Again, the Italians step up to the plate with their innate sense of style: bruschetta, onion rings, crusty bread with pesto or marinara, sliders, Panini with a variety of cheeses, Parma ham, Ligurian anchovies, capers all bursting with the freshness and flavor of the Mediterranean. New York bars picked up on the trend and salsa’s their menus with some South of the Border style.
Viva Mexico as exemplified by a bar in Soho called You Dawg.
They serve a mean Chihuahua: a bacon-wrapped sausage in a crusty baguette, topped with salsa, sour cream and sliced avocado which tastes divine. Sea food devotees could opt for the Crab Quesadillas with pickled jalapenos while vegans could pig out (ok nibble) on the roasted Brussels sprouts with buttermilk sauce.
I sampled a brilliant take on masala peanuts in Yo Dawg: the nuts were soaked in a lime-chilli mix before being crisply fried with onion and kaffir lime leaves to a golden-brown perfection served in a newspaper cone. In a word: rocking.
They also had a magical fondue made with Leyden, a Dutch cumin flavoured cheese dip, served with pretzels and pickled veggies. I never knew bhindi could taste so good as did the courgettes, spring onion, sweet potato and zucchini.
They also did something called Natchitoches with buttermilk dip: dude, it was basically mutton samosas with raita but it tasted great. Charred medley of peppers served with a garlic-chilli infused olive oil was another great vegan option as was the Sicilian version of pakoras called panelle. Made with chickpea flour, these tasted fab with a pickled shallot salsa verde when you need a change from pudina chutney.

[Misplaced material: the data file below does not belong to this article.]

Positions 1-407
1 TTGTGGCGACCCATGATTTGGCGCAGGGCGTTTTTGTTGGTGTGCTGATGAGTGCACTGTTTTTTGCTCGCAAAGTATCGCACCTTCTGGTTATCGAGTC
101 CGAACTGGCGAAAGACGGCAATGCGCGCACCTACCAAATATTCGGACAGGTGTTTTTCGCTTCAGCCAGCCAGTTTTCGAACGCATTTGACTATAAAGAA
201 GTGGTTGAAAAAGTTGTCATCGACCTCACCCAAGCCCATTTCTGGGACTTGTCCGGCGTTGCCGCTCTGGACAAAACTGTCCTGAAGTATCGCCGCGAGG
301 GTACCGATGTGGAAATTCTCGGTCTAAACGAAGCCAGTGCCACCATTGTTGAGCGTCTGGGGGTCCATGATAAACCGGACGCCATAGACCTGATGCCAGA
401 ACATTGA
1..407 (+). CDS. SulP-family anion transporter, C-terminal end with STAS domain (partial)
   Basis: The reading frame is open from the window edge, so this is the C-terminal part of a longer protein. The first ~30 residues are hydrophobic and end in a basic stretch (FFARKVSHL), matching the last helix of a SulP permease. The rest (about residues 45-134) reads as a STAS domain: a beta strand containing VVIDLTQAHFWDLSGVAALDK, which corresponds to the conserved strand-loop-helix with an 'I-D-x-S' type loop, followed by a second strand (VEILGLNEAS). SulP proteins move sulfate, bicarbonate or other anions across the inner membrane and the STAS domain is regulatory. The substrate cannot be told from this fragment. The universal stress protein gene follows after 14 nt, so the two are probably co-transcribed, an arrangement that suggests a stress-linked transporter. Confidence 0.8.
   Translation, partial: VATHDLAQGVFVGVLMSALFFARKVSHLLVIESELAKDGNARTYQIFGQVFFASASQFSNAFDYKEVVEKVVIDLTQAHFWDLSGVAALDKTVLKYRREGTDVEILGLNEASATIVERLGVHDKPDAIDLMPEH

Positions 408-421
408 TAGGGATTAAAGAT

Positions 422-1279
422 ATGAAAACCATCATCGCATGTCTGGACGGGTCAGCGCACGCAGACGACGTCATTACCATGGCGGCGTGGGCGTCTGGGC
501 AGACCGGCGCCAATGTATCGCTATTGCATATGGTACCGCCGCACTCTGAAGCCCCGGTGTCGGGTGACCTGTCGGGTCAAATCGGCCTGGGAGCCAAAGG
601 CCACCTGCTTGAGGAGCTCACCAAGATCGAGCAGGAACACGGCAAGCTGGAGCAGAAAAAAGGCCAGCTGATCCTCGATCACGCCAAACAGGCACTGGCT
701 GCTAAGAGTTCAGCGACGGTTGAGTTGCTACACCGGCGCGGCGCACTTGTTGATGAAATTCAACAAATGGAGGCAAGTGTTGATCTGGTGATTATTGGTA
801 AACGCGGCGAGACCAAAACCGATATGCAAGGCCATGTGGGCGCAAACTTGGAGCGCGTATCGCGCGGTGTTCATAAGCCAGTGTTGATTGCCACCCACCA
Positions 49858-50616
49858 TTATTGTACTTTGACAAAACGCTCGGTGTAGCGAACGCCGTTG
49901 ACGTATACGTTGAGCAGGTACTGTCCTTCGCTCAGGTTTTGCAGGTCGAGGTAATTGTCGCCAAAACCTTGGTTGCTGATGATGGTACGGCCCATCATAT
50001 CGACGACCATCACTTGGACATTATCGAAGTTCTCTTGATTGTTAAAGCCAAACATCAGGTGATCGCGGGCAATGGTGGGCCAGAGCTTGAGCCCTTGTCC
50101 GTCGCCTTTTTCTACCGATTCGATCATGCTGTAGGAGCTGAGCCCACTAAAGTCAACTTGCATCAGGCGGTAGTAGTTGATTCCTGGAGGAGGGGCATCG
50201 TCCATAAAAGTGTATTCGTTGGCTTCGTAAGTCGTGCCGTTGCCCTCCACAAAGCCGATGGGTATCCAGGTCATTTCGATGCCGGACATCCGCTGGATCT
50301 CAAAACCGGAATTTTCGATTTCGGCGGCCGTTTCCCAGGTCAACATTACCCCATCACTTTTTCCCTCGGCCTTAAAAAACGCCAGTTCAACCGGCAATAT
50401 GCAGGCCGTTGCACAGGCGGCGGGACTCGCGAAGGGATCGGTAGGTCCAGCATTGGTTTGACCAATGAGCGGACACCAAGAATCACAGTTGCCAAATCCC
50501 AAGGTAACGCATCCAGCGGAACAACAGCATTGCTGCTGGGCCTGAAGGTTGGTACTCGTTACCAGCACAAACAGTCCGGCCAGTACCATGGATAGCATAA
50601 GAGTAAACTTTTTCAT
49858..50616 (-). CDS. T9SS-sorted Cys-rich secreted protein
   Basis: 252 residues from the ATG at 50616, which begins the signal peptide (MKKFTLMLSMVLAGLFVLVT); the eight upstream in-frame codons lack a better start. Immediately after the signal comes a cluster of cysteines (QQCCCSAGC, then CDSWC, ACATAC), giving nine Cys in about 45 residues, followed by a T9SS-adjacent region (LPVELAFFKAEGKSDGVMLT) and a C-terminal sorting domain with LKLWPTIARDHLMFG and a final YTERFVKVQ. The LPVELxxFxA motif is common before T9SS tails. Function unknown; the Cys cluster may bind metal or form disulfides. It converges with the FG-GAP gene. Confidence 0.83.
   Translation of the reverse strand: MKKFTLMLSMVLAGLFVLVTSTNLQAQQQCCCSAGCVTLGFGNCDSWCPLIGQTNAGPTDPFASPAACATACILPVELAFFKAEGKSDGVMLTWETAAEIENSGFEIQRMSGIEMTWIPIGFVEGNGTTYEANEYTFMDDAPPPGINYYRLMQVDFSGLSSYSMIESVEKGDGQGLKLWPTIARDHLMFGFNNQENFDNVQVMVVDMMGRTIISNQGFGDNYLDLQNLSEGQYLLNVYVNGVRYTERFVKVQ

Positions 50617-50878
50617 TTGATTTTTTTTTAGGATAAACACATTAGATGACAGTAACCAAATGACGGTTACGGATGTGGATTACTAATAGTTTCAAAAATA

The ultimate test of whether a bar serves decent food is the quality of their onion rings. Are they soggy, over-fried or worse still: the kind that give you an Exxon Valdez style oil squirt when you bite into them? Or are they light, crispy, flavoursome and crunchy? Check them out to assess the quality of the food.
Here is a recipe of Onion Rings, made by Chef Ramos who is top dawg at Yo Dawg. Here is his secret recipe which is killer, yet so very simple.
- 3 cups flour (maida)
- 1 cup water
- 1 1/2 cups soda or sparkling water
- Oil for frying
- 4 large onions, sliced crosswise as per your thickness preference
- Himalayan pink salt, freshly ground pepper and a dash of chilli flakes
Sift the flour into a large bowl. Whisk in the water, then, while whisking, add the soda or sparkling water. The moment the batter is the consistency of very thick heavy cream, stop. If you like, add a teaspoon of minced garlic to the batter.
In a large, deep kadai, heat the oil. Drop in a small piece of onion to test the heat: if it turns light brown in 30 seconds, you’re good to go. Dip 8 to 10 of the onion rings in the batter to coat. Using chopsticks, lift out the onion rings, allowing the excess batter to drip back into the bowl, and add the rings to the hot oil. Fry, turning just once, until the rings are deep golden and crisp, about 4 minutes. Drain on paper towels, sprinkle with the magic mix or salt, chilli and pepper.
Picture credits: Shutterstock